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Having a strong knowledge base of expected outcomes with a multifocal full-optic diffractive IOL will facilitate counseling prospective surgical candidates.
Having a strong knowledge base of expected outcomes will facilitate counseling prospective surgical candidates.
In it broadest sense and rather daunting implications, satisfaction may seem difficult to measure. However, one easy way to evaluate satisfaction is simply to ask, "Would you want to do that again?"
It's interesting that this satisfaction rate is very similar to that reported for LASIK: "The overall patient satisfaction rate after primary LASIK surgery was 95.4% (2,097 of 2,198 subjects; range of patient satisfaction for the 19 articles was 87.2% to 100%).2 That 19 out of every 20 patients will be satisfied with the outcomes of surgery should provide some initial confidence to surgeons trying a new technology for the first time.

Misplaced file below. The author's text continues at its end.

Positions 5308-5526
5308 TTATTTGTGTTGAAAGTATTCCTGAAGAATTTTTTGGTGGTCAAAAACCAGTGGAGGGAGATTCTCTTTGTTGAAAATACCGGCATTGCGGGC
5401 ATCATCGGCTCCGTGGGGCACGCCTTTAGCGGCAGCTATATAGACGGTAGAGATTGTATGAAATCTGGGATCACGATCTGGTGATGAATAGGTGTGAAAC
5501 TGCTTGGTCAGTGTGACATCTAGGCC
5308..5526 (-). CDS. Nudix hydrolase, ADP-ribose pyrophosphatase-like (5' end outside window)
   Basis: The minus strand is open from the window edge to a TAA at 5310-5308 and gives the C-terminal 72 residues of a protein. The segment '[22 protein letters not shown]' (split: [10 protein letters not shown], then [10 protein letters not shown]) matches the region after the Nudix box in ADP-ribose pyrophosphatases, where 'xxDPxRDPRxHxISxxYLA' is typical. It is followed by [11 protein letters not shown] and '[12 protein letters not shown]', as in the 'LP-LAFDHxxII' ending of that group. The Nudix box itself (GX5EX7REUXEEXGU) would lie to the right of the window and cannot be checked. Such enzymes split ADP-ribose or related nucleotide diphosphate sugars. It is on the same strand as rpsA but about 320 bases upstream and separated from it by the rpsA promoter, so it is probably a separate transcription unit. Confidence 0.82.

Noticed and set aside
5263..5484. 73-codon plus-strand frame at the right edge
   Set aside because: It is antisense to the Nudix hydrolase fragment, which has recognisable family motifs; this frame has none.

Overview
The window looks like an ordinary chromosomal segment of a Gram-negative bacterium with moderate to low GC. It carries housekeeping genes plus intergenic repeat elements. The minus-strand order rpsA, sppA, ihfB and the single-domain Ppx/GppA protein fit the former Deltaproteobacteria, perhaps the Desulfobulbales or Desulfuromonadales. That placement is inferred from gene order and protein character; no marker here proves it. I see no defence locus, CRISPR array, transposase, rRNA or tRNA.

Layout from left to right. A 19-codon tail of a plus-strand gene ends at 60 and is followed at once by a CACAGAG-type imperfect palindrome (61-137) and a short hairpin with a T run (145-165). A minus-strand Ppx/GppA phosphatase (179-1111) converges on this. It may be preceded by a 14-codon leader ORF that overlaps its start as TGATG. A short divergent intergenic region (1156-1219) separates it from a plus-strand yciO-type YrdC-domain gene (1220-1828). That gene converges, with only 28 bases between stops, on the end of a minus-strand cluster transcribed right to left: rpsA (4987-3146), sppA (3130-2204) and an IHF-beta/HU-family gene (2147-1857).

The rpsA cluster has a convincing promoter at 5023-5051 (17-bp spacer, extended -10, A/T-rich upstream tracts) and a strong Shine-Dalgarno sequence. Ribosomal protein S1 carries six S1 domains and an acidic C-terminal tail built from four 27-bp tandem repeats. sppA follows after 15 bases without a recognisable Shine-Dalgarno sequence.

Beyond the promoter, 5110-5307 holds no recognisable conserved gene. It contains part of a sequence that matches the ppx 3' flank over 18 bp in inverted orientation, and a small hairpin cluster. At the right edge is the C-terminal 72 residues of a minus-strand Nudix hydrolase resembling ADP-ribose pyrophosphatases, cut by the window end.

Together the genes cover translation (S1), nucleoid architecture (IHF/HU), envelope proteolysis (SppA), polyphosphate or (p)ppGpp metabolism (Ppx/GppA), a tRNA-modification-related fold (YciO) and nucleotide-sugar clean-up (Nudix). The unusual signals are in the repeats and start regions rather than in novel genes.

The goal of presbyopia correction at the time of cataract surgery is spectacle independence. Again, from the FDA study, at 4 to 6 months postop, 88% of 292 subjects with the lens bilaterally implanted responded that they "never wear glasses."
That's an exciting result, and it leads to an important question. If they are in the 12% wearing glasses, why and for what purpose?
One consideration is correction of astigmatism. In the FDA study, investigator-surgeons were not allowed to perform adjunctive procedures to correct astigmatism like limbal-relaxing incisions (LRIs). (FDA has required this approach in every IOL study of which I am aware.)